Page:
In this edition of Research Connections, find links to researchers in the news, updates on important deadlines, and more news for University of Rochester researchers. Email not displaying correctly?
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Strong Twitter following will help you get airlines' attention

After filmmaker Kevin Smith was asked to leave a Southwest Airlines plane in February 2010, he angrily sent a tweet to his 1.6 million Twitter followers claiming that he had been kicked off the flight for being "too fat."

Sixteen minutes later, Southwest Airlines, with over 1 million Twitter followers, responded in an effort to de-escalate the situation.

What if Kevin Smith had not been a celebrity with such a large Twitter following? Would he have gotten a response in 16 minutes — or even at all?

PhD student Priyanga Gunarathne; Asst. Prof. Huaxia Rui, and Prof. Abraham Seidmann, all of the Simon School, studied more than 450,000 Twitter messages to and from three major airlines and found that all three were more likely to respond to tweets sent by customers with a higher number of followers.

"One plausible explanation for this finding is that airlines recognize the higher risk of antagonizing opinion leaders on social media but may have limited resources to handle all requests for engagement," the researchers write. "We also find that all three airlines are more inclined towards responding to complaints and compliments" as opposed to neutral messages.

Using a public API (application programming interface), the team collected tweets sent to and from American and United airlines between May 1 and Oct. 12, 2013, and to and from Air Canada between April 1 and July 31, 2014. It used text mining to classify tweets as complaints, compliments or neutral. Binary choice models were used to examine how a customer's popularity affected the likelihood that his or her tweet would be responded to.

Interestingly, the time it took to get a response — even to customers with a high following — varied by airline. American Airlines reporting longer response times for customers with a higher number of followers and for customers with complaints, suggesting it puts more emphasis on giving a "prudent response" to customers popular on social media or customers with complaints. "Given that the overall response time of American Airlines is fairly low already, this probably is an appropriate strategy," the researchers noted.

United Airlines responded more quickly, which is "in line with the traditional view of consumer relationship management, which recommends immediate responses to powerful customers and customer complaints."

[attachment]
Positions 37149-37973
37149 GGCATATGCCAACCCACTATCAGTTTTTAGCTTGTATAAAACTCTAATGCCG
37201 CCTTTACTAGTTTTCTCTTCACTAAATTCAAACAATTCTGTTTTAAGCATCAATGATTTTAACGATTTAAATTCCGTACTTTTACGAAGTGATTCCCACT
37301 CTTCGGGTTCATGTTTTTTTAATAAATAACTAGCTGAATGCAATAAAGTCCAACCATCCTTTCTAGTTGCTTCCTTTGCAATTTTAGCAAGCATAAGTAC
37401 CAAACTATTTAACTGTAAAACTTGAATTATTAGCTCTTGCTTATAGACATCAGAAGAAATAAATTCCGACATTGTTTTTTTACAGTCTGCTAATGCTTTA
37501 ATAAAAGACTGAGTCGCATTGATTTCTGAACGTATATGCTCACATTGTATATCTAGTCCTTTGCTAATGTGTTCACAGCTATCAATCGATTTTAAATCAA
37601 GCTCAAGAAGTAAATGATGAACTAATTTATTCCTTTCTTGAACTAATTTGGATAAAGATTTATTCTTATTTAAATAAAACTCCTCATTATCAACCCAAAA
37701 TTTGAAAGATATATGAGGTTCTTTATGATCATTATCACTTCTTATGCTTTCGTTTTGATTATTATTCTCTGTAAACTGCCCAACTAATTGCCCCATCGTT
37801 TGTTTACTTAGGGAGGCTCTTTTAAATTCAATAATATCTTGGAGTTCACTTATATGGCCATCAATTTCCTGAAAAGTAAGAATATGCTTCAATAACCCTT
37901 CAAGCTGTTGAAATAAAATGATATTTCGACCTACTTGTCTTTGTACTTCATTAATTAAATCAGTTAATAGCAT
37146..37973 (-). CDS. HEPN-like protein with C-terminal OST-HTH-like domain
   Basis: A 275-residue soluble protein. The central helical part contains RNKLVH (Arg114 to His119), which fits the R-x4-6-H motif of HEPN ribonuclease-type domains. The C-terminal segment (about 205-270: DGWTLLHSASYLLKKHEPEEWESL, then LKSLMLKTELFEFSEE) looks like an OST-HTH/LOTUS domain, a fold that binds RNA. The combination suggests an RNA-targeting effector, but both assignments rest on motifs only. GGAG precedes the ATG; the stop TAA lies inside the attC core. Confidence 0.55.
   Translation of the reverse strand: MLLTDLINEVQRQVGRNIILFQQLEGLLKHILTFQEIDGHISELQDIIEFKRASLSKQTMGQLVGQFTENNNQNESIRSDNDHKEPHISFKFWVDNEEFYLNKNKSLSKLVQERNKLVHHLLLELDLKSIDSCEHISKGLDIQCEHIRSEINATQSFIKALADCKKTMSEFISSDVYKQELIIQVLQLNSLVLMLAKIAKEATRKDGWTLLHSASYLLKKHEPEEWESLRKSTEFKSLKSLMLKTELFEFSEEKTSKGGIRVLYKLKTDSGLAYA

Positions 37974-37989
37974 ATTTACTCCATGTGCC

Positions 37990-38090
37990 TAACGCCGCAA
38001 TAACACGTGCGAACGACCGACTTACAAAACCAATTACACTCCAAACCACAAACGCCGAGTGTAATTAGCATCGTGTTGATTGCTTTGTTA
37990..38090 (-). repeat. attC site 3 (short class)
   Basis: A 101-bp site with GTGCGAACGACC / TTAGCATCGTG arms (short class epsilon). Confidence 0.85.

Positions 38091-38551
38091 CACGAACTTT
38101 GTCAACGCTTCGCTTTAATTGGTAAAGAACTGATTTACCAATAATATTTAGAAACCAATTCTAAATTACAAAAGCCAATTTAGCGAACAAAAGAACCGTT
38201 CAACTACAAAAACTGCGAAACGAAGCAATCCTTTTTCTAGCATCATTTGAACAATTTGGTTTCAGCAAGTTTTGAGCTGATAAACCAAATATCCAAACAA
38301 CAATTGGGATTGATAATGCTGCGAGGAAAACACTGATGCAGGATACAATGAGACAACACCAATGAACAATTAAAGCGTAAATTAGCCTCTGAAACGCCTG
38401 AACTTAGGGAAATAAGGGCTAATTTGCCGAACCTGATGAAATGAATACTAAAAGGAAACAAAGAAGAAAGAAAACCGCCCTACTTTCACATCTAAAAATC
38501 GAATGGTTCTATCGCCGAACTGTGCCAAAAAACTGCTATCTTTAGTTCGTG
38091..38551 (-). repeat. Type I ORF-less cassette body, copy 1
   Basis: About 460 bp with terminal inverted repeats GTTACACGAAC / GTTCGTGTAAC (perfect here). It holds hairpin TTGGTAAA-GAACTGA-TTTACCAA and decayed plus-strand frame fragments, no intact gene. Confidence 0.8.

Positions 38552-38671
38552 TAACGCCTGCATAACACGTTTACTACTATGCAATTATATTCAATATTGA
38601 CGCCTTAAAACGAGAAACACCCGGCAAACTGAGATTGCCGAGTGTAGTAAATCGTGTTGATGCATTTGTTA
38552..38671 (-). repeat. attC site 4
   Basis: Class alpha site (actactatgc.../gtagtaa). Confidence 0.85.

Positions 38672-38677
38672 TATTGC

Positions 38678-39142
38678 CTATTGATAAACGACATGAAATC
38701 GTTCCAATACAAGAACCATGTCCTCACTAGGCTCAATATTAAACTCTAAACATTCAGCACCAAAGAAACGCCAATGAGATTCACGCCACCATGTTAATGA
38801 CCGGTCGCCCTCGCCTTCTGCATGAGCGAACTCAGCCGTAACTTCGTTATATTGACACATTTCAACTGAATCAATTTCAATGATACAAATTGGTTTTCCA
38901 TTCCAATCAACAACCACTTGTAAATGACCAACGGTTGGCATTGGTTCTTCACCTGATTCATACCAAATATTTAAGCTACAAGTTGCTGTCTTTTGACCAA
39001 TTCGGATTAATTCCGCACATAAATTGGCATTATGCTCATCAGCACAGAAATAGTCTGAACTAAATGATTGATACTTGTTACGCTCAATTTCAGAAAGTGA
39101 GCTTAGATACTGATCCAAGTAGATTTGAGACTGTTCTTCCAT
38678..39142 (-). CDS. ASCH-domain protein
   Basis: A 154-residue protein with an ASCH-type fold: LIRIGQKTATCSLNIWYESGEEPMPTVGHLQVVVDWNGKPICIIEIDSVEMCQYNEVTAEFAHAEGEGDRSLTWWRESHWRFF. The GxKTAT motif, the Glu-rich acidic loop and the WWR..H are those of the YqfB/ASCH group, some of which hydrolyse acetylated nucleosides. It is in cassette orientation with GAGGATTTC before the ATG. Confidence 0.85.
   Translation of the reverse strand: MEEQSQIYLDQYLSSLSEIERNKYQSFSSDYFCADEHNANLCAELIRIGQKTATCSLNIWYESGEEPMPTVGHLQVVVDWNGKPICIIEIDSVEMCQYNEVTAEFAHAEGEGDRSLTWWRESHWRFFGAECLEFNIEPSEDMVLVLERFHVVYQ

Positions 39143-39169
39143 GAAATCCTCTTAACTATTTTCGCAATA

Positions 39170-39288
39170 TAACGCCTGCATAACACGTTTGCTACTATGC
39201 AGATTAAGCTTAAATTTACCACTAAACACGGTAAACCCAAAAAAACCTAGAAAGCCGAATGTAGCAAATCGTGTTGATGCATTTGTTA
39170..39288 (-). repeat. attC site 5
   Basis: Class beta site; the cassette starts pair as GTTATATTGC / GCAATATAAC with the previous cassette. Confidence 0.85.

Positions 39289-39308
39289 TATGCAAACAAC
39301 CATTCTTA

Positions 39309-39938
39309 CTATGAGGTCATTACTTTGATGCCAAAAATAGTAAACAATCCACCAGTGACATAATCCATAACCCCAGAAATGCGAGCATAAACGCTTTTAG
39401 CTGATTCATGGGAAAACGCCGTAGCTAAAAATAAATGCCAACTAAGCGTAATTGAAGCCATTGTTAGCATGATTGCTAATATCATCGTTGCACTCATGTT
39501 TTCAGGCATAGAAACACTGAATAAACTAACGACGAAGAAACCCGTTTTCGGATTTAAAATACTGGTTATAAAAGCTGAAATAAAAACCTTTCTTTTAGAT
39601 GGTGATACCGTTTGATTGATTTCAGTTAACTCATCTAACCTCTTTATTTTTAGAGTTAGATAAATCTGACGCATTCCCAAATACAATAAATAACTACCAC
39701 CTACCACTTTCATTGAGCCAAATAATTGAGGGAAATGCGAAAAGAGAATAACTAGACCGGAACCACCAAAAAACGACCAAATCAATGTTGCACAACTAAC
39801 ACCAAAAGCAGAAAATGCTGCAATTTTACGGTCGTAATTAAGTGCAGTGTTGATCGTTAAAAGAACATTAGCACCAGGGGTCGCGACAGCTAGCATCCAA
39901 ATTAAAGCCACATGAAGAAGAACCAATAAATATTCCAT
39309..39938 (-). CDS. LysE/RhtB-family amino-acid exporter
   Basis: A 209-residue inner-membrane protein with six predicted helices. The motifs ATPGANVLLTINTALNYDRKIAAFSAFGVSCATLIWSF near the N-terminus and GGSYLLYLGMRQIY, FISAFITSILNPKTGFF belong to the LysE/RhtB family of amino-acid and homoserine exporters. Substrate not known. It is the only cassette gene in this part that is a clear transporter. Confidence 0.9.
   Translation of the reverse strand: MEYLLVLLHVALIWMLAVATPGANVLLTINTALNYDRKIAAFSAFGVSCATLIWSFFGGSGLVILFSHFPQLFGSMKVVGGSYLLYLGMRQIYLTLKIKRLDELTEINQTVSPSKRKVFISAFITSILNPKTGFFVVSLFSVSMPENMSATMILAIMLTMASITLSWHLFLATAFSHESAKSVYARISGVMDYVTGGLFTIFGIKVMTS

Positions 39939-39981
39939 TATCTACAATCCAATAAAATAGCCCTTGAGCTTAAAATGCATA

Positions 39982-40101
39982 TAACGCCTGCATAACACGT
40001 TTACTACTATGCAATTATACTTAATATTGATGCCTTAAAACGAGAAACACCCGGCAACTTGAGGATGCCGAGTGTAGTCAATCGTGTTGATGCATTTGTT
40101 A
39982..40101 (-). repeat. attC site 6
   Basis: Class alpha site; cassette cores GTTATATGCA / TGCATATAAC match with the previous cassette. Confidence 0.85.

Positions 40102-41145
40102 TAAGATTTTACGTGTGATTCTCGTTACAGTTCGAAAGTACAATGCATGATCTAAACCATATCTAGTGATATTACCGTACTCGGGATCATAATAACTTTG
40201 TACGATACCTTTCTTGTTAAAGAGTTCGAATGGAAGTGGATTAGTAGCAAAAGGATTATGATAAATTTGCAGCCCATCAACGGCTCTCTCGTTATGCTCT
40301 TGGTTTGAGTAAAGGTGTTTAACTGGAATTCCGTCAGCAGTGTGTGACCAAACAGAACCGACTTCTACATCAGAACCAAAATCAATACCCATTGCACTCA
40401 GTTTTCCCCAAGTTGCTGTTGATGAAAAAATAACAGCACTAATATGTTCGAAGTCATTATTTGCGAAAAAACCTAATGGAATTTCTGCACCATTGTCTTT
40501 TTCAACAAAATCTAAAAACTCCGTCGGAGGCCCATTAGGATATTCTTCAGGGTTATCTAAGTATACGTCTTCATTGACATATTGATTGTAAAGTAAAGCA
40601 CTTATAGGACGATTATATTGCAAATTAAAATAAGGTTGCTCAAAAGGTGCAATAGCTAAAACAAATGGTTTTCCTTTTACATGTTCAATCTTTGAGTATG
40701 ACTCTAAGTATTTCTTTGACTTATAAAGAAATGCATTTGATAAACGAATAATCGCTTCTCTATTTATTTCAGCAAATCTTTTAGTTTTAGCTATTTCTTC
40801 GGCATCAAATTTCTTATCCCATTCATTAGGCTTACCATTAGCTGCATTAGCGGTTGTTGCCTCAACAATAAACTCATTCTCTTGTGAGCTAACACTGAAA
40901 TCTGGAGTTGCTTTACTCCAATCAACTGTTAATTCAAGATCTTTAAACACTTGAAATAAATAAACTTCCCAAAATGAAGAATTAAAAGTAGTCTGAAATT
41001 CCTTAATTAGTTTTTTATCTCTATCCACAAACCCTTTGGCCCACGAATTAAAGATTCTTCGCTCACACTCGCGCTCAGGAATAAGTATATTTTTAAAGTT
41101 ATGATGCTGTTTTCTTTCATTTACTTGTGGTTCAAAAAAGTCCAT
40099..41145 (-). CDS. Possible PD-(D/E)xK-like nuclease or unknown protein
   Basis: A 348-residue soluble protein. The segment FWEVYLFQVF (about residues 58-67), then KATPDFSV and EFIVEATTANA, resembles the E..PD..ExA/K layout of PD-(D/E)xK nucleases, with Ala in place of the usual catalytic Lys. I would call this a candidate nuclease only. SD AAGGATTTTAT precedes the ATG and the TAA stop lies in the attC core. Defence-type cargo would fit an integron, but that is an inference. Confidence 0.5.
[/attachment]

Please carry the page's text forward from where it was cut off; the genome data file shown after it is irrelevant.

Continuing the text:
The researchers also conclude that social media as a platform for customer service may be a "double-edged sword" — for both customers and the affected brands. While customers with a large Twitter follower may get "premium" customer service, less connected customers may find themselves "popularity- discriminated" against by companies.

On the other hand, brands with limited resources for handling social media "may have to carefully walk the line" when focusing their attention on highly influential customers, so as not to antagonize "the less influential but large customer base."

Click here to download the full study.

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UR team pursues next generation of cures for blindness

A team of University researchers is designing an optical system to image the responses to light of large numbers of individual cells in the retina, in order to accelerate the development of the next generation of cures for blindness.

The Rochester team and their partners will receive $3.8 million from the National Eye Institute (NEI) over the next five years.

"The new instrumentation we are developing builds on technology we had developed previously to improve vision through laser refractive surgery and contact lenses, as well as to diagnose retinal disease," said Rochester's principal investigator David Williams, the William G. Allyn Professor of Medical Optics and Director of the Center for Visual Science. "This is the first time we have designed instrumentation specifically to develop and test therapies to restore vision in the blind."

NEI announced the awards as part of its Audacious Goals Initiative to tackle the most devastating and difficult to treat eye diseases. The central goal is to restore vision by regenerating neurons and neural connections in the eye and visual system.

The imaging system being developed at Rochester builds on work pioneered by Williams, widely regarded as one of the world's leading experts on human vision. He pioneered the use of adaptive optics technologies for vision applications, making it possible to image individual retinal cells, down to individual cone photoreceptors in the living human retina, by looking through the pupil.